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. Emma Gregory (1991) is a Masters student of the Jewellery Design, Gold and Silversmithing Department at the Royal Academy of Fine Arts, Antwerp. Before this she obtained a Bachelors degree from the Glasgow School of Art and a state certification from the Goldschmiedeschule in Pforzheim. 
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. Emma has been developing a unique form of wearable musical notation for electronic dance music. Through her own interpretation of the music, highly polished stainless steel wires are laser-welded into tiny, detailed shapes that match the rhythms and harmonies. The songs are transformed into precious necklaces, bracelets - long chains designed to be wrapped around the body and kept close like treasured artefacts.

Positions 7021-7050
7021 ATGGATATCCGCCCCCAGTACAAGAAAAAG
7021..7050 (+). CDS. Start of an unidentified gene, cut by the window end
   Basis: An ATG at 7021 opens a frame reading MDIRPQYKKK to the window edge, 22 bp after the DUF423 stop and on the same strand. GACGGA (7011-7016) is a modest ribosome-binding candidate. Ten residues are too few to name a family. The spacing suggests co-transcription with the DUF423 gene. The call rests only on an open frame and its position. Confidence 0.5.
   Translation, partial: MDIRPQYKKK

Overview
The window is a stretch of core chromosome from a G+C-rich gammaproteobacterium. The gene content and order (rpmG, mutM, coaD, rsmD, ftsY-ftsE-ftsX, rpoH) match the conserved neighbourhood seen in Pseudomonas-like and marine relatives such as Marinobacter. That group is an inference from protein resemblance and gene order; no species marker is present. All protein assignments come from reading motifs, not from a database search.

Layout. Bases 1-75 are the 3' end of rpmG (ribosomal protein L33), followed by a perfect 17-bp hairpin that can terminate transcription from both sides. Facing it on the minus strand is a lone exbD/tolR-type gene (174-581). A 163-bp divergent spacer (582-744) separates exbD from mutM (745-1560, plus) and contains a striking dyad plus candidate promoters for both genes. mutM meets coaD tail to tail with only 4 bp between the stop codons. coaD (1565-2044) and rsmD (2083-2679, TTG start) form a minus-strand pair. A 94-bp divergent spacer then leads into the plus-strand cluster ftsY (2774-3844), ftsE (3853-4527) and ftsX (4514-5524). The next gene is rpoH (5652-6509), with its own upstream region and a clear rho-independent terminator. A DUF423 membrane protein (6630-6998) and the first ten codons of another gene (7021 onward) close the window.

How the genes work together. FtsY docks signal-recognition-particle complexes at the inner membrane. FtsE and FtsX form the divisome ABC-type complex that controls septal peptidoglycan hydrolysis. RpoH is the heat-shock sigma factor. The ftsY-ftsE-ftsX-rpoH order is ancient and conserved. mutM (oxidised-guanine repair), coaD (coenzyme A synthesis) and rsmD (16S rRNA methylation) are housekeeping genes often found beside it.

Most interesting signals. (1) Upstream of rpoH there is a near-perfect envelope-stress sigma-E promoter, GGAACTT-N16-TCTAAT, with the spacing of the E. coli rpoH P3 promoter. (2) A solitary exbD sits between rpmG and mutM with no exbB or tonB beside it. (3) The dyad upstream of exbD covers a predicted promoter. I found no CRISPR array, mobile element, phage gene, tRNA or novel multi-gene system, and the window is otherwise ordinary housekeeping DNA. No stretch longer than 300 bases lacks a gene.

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. Her research led her to enrol in a master-class on typography and writing systems, and an electronic music course at the Royal Conservatoire of Antwerp. She chose to focus on electronic dance music because she sees unique similarities in the balance between research, technique and artistry achieved in both jewellery design and the production of dance music. . Emma Gregory
Bracelet: Watercolours and What I'm Looking For, 2018
Laser-welded stainless steel, Nano-ceramic e-coating.
Photo by: Zuzanna Głód
From series: Polyrhythmic
Hand model: Emma MF Gregory and Ivo van Herreweghe.
 
Emma Gregory (1991) is a Masters student of the Jewellery Design, Gold and Silversmithing Department at the Royal Academy of Fine Arts, Antwerp. Before this she obtained a Bachelors degree from the Glasgow School of Art and a state certification from the Goldschmiedeschule in Pforzheim.